By Paul Sandle and Elizabeth Piper
LONDON (Reuters) – Microsoft’s president met Britain’s finance minister for talks on Tuesday and said he would try to work with regulators to seek UK approval for its $69 billion purchase of “Call of Duty” maker Activision Blizzard.
British competition authorities blocked the takeover in April in a shock decision which jeopardises gaming’s biggest-ever deal, drawing a furious response from the two groups who questioned whether the country remained open to tech firms.
Microsoft has since appealed and its president, Brad Smith, met British finance minister Jeremy Hunt for talks in London on Tuesday, a government source said, without giving details.
Also in London, Smith told the techUK Tech Policy Leadership conference he was hopeful the outcome could change, adding: “I’m in search of solutions.”
“If regulators have concerns we want to address them. If there are problems, we want to solve them. If the UK wants to impose regulatory requirements that go beyond those in the EU, we want to find ways to fulfil them.”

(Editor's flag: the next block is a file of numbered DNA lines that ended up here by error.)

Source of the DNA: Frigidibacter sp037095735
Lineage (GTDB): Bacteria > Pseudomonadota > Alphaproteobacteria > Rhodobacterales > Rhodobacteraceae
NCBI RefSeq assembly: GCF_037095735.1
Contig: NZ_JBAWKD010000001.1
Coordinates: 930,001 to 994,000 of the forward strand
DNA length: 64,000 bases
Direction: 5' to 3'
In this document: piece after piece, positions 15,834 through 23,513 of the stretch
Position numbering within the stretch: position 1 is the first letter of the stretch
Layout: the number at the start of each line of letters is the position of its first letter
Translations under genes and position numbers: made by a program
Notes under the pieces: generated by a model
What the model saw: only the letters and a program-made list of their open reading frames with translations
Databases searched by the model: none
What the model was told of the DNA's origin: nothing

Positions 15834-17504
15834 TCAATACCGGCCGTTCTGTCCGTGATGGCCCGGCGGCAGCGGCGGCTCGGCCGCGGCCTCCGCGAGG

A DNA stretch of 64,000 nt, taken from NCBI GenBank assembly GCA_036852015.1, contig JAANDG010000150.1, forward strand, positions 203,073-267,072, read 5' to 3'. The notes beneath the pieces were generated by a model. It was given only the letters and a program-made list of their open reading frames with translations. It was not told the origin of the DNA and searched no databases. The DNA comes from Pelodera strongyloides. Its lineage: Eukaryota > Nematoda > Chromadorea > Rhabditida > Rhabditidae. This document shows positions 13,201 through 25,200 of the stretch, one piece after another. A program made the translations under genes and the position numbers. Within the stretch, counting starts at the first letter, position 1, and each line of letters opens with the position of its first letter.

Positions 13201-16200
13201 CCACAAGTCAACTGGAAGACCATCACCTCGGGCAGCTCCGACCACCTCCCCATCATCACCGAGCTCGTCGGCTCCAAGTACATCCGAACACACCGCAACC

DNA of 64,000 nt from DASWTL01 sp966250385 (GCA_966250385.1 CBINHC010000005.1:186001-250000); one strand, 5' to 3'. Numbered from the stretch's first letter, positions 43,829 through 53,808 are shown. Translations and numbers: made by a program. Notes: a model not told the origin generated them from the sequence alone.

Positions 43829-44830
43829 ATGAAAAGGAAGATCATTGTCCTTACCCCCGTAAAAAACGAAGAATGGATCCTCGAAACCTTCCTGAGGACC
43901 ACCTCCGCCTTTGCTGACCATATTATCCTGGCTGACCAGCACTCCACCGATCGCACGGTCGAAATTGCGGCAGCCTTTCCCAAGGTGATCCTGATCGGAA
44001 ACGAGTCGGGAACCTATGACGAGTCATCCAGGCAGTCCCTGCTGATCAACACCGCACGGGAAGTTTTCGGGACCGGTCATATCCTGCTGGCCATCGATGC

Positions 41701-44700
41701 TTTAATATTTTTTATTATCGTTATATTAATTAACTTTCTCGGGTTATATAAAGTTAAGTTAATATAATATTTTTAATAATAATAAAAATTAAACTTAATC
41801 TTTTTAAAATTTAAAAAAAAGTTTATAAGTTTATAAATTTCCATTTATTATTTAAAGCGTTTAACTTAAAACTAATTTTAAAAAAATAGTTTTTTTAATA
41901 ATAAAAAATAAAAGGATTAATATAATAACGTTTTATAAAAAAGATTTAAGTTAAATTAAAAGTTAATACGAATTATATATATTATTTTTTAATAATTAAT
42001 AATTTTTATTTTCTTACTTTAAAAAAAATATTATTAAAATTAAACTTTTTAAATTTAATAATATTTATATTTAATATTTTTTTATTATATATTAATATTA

Smith was also scheduled to meet officials from the Competition and Markets Authority (CMA) during his visit to London this week, according to reports.
He said he had always been “bullish on the United Kingdom as a great place to live, to learn, to build”.
Smith criticised Britain after the CMA veto, saying it would shake confidence in the UK as a destination for tech.
The EU approved the Activision deal in May after it accepted remedies put forward by Microsoft that were broadly comparable to those it proposed in the UK.
Microsoft has also appealed the U.S. Federal Trade Commission’s action seeking to block the deal after the agency said it would suppress competition.
The British appeal is due to be heard next month, with a verdict likely in August or September.
Smith focused his remarks on Tuesday on how AI should be governed, saying it should not be the sole responsibility of tech companies. “It needs to be subject to the rule of law,” he said, adding: “And we will need regulations to govern it.”
Microsoft and its partner OpenAI were already using a safety board to review the features and standards of their AI models before they were deployed, he said, and such an approach could be replicated more widely.
“Just like an aeroplane, just like a bus, just like an automobile, a powerful model will probably need to pass such a review,” he said. “And it … probably should get a licence.
“And of course, that means there needs to be a licensor in a position to make that decision.”
(Reporting by Paul Sandle and Elizabeth Piper; Writing by Sarah Young; Editing by Kate Holton and Alexander Smith)